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The Militant, 13 July 1946

[Walter Creel]

Wages, Prices and Profits

From The Militant, Vol. X No. 28, 13 July 1946, p. 6.
Transcribed & marked up by Einde O’Callaghan for ETOL.


The employers of the United States are raising prices. As an important part of this process they have launched a propaganda attack against wages.

The capitalists hate set all their newspaper writers and radio commentators to harping on one theme. Over and over they try to tell us that the workers are to blame for making the corporations raise prices.

They put this one story into various forms. One form is that the present high cost of living has been caused by wage increases which the workers have won. Another form is the charge that the workers cause inflation by striking for higher wages. Still another form is that the workers cannot win real gains by getting higher wages, because the bosses will just raise prices and take the money back. So, even with more money, the workers cannot gain in their real wages, which are measured by the goods they can buy with their money.

They end by advising that the workers will really be better off with low wages, because low wages will keep prices down. They say low wages will keep inflation away.

Under cover of all this talk the bosses are busy raising prices, whether they have raised wages or not. And all of them began by raising prices before they had to pay any wage raises. Then when strikes come they tell the public, “If the workers win you’ll have to pay even higher prices.”

The labor movement has to find the best tactics to meet these moves by the employers. For that purpose we need to look into the economic facts about wages and prices. That is what this series will cover.

The Workers Face Special Problems

Besides the usual wage-price situation, the workers today face special problems coming from the fact that the government has inflated the nation’s money. Currency and credit inflation has taken place already. This inflation isn’t caused by workers’ wages. It is the act of a government, when it creates artificial money and pumps it into the country’s supply. The United States government carried out a tremendous inflation during the war, creating over a hundred billions in artificial dollars, mostly in the form of bank credits. This huge supply of false purchasing power was used to pay war profits to the corporations and great investment banks of the United States.

Up to now the inflation has only begun to produce its effects on prices. The money inflation that they have already accomplished will push prices much higher than anything we have felt so far. So the workers are in for a long struggle with rising prices, not just a short campaign. This also means there is nothing to their talk about a merely temporary rise in prices, followed by a fall to the old level. Inflated money is cheapened money, and it buys less. After inflation the money-price of goods goes up to a new level and stays up. This price problem will stay with us, and get much worse.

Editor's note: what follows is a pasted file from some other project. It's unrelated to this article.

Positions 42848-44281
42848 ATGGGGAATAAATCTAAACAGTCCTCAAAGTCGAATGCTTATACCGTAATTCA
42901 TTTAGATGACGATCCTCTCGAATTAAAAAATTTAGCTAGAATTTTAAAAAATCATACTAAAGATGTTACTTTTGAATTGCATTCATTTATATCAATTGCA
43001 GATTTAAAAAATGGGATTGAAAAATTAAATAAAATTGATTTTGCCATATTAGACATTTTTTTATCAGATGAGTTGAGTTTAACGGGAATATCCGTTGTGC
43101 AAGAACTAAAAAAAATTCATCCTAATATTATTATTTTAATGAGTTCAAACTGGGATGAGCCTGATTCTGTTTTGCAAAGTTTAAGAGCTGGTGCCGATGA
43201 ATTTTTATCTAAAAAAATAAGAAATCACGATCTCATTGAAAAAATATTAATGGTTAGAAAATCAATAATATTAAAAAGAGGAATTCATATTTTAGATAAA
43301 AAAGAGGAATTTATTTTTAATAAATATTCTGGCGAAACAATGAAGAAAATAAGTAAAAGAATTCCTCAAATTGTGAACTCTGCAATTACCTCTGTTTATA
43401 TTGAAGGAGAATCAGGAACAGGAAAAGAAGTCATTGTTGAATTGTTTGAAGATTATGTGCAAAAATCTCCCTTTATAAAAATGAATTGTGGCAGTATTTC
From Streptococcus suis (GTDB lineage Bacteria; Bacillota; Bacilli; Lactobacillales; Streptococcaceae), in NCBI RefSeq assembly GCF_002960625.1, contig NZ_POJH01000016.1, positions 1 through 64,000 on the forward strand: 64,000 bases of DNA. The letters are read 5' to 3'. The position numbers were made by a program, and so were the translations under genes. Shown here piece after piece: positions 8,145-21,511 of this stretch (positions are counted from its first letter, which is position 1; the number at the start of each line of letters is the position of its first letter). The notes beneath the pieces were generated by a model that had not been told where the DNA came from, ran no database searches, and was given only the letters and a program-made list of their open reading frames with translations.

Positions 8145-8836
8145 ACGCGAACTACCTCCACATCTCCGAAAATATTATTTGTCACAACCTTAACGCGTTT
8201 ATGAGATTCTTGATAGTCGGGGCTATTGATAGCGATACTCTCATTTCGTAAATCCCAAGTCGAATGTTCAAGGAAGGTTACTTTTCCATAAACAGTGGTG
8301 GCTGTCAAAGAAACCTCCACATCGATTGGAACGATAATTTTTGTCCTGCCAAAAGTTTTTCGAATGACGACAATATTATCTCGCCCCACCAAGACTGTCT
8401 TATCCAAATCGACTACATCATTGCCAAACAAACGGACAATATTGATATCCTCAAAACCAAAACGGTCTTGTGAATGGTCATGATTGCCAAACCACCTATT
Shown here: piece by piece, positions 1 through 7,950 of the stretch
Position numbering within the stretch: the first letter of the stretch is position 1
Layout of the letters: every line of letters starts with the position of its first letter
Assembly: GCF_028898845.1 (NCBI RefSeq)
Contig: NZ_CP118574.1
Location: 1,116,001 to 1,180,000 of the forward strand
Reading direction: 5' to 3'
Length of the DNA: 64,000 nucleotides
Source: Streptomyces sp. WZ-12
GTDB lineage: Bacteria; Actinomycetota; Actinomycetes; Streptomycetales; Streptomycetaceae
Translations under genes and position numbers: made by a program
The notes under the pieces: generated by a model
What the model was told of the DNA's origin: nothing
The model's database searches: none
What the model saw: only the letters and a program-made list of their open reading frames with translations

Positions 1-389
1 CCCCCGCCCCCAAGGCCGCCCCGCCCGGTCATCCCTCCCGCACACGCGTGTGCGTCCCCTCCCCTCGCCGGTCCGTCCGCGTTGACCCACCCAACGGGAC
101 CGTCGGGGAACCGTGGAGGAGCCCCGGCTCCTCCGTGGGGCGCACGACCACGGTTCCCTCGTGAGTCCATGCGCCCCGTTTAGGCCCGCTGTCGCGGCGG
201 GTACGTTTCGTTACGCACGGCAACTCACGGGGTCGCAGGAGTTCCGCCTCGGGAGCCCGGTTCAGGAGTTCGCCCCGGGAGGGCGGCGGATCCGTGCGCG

That’s one reason why the bosses are in a hurry to hide the fact that the government inflated money, and that the bosses cashed in on it. They are desperate to unload the blame onto the labor movement, before the real pinch begins.

However, it would be a mistake to look at this special feature of money inflation as the whole picture. We need to look first at the basic laws of wages and prices, and then take up inflation as a special part. This method is necessary anyway, because inflation grows out of these basic laws.

In the past, unions could fight for wages and let prices take care of themselves. But today, when conditions allow the bosses to raise prices, they are using the threat of price increases as a club to beat down wages. When a union demands a raise the employer goes to the public with the claim that he will be forced to raise prices. He tries to link up wages and prices, even though he has plenty of room to raise wages without raising his prices. Today, in defending their wage demands, unions have to meet this price issue.

In the General Motors’ strike the workers met the issue by demanding that the corporation “Open the Books.” Let the public see if the company was telling the truth about needing higher prices, or whether perhaps it was just hungry for some super-profits. But the corporation couldn’t stand the truth. The slogan “Open the Books,” threw it on the defensive, and it had to run away from its own issue.

The auto workers’ tactics and victory put the whole labor movement in a stronger position on the wage-price issue. It was a sharp set-back to the whole price-raising campaign. The present newspaper and radio drive of the employers is in large part an attempt to win back the initiative which the workers seized by the slogan, “Open the Books.”

On this matter the facts are on the side of the workers, and winning tactics come from the facts. In this series we will examine the truth about wages and prices.

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